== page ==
The September 9-14, 2013, tour included both structured learning sessions and field visits to communities in Nepal. The Afghan delegation engaged with Muslim women graduates in Birgunj who were garment fabricators; others, automobile mechanics; and yet others, receptionists. The delegation also visited a slum community receiving garment fabrication training in Simara, in southern Nepal. They also observed hospitality training courses and visited female graduates of wood-carving and housekeeping training in Kathmandu, the capital.

During project implementation, two videoconferences informed Afghani participants on how to retain students during training and to engage the private sector early to secure demand-driven job placements.


Observations and lessons learned were captured proactively during the study tour and incorporated in the project design — for example, the Bank asked Afghanistan participants to highlight and share main challenges with their Nepalese counterparts before the study tour.

  • The Exchange was a catalyst for FYEI: the Afghan delegation directly observed a similar, ongoing long-term AGI project in Nepal — with proven good results and outcomes. Moreover, the study tour encouraged OCHA and the FYEI project office to launch FYEI in the Balkh province, providing further needed insights for project design and implementation.

The Exchange enhanced the Afghanistan FYEI pilot project design and implementation by

  • Developing private sector working groups if the project is implemented before the start of the employment phase, ensuring the exposure of potential employers to the training of women;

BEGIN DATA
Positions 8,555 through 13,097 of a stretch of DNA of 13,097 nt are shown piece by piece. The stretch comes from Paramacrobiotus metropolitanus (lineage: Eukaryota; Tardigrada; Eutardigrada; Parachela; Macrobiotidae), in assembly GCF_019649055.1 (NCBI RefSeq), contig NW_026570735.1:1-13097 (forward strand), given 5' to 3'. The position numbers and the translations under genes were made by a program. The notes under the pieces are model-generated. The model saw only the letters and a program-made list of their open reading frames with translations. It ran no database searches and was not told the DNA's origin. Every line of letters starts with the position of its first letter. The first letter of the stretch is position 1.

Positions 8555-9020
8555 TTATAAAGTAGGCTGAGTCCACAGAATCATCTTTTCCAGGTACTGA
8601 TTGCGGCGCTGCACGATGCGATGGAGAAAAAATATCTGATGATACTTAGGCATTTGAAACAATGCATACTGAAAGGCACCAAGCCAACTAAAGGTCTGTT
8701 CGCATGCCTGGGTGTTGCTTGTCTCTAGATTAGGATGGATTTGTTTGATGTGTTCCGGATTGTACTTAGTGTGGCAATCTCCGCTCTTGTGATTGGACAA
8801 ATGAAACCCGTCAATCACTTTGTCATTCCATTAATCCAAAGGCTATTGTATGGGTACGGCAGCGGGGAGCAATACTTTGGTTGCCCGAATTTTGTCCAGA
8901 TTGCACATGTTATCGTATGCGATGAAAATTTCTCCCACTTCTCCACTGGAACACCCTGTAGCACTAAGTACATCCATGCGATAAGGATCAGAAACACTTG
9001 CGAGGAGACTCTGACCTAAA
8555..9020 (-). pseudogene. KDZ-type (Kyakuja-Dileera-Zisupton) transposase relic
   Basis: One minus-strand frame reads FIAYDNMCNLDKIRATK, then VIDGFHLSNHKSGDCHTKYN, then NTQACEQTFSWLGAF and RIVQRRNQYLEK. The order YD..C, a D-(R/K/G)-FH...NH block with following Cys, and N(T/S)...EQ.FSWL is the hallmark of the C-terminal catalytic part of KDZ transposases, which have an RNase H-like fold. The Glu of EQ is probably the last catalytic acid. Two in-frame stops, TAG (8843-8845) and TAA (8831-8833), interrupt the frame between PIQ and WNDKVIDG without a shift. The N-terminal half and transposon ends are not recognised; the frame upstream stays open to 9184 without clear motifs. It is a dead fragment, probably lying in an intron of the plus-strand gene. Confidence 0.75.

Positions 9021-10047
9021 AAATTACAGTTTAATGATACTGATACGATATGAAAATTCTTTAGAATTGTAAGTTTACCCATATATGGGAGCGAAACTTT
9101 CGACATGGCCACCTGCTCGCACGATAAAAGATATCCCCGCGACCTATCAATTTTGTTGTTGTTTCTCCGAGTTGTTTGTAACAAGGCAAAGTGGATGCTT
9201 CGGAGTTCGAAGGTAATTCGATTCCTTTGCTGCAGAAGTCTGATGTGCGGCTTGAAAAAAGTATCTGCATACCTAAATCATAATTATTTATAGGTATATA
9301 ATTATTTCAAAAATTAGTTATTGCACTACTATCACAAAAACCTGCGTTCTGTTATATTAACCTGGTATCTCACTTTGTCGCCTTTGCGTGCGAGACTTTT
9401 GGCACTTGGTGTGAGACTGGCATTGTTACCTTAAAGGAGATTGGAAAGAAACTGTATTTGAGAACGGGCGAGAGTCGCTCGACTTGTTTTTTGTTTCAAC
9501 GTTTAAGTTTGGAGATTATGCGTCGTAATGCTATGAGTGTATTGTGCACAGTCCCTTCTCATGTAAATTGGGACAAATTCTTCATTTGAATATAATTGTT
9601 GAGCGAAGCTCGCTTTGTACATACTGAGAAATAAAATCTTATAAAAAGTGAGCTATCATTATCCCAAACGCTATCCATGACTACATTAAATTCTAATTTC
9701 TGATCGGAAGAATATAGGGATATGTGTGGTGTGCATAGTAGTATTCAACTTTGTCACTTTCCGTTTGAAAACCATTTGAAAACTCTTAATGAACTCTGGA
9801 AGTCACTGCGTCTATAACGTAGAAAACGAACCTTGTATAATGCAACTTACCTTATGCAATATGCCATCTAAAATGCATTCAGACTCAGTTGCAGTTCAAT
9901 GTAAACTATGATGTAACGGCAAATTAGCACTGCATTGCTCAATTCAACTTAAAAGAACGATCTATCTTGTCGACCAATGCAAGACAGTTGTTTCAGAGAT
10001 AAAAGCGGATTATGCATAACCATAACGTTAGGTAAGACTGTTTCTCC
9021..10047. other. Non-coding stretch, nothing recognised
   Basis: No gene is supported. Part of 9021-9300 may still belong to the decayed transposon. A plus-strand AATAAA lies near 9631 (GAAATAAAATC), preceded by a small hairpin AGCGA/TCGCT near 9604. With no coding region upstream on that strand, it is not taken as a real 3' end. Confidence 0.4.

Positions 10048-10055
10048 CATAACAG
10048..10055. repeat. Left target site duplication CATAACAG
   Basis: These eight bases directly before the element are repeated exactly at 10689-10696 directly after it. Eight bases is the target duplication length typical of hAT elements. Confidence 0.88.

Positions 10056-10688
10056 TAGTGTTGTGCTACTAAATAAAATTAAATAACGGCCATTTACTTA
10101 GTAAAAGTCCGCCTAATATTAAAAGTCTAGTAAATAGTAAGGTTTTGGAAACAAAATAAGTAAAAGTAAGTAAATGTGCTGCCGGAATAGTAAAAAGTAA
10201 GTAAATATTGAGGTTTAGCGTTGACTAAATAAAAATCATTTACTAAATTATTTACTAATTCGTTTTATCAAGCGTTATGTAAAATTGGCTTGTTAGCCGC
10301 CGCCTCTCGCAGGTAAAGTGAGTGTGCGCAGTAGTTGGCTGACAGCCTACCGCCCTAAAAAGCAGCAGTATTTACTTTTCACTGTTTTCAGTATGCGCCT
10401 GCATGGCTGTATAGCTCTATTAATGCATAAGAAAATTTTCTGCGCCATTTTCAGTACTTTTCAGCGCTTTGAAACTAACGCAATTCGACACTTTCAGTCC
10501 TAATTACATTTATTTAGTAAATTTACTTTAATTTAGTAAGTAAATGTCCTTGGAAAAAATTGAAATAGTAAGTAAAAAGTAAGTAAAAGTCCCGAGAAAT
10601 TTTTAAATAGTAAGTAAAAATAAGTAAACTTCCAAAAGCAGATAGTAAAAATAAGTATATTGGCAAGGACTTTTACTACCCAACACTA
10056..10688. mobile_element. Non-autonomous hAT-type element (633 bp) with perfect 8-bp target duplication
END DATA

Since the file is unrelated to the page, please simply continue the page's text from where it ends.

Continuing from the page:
• Incorporating AGI Nepal best practices and initiative results and outcomes, encouraging both the private and the public sector to participate in FYEI; and
  • Developing job search centers connected to the training centers so as to offer career guidance to the FYEI trainees.

In addition to sharing lessons learned from the exchange, a dissemination workshop held in Kabul on March 25, 2014 launched the FYEI project’s job placement phase by building partnerships with the private and public sectors. Showcased was the Nepal example, creating momentum among public and private sector representatives to engage in supporting FYEI trainees.

Lessons Learned

The Nepal experience included conducting rapid market assessments before selecting beneficiaries, shopping among service providers for different trades to improve training quality, using performance-based contracting to achieve employment outcomes, providing employment counseling services and long-term follow-up to increase placements, focusing on self-employment and facilitating credit access, designing an MIS system based, and considering childcare to prevent dropouts. The exchange highlighted useful lessons:

  • Being flexible in the Exchange design. When the country’s security situation threatened a planned expert visit, for example, videoconferences were hosted.
  • Ensuring that the dissemination workshop goes beyond sharing lessons learned by incorporating an action plan.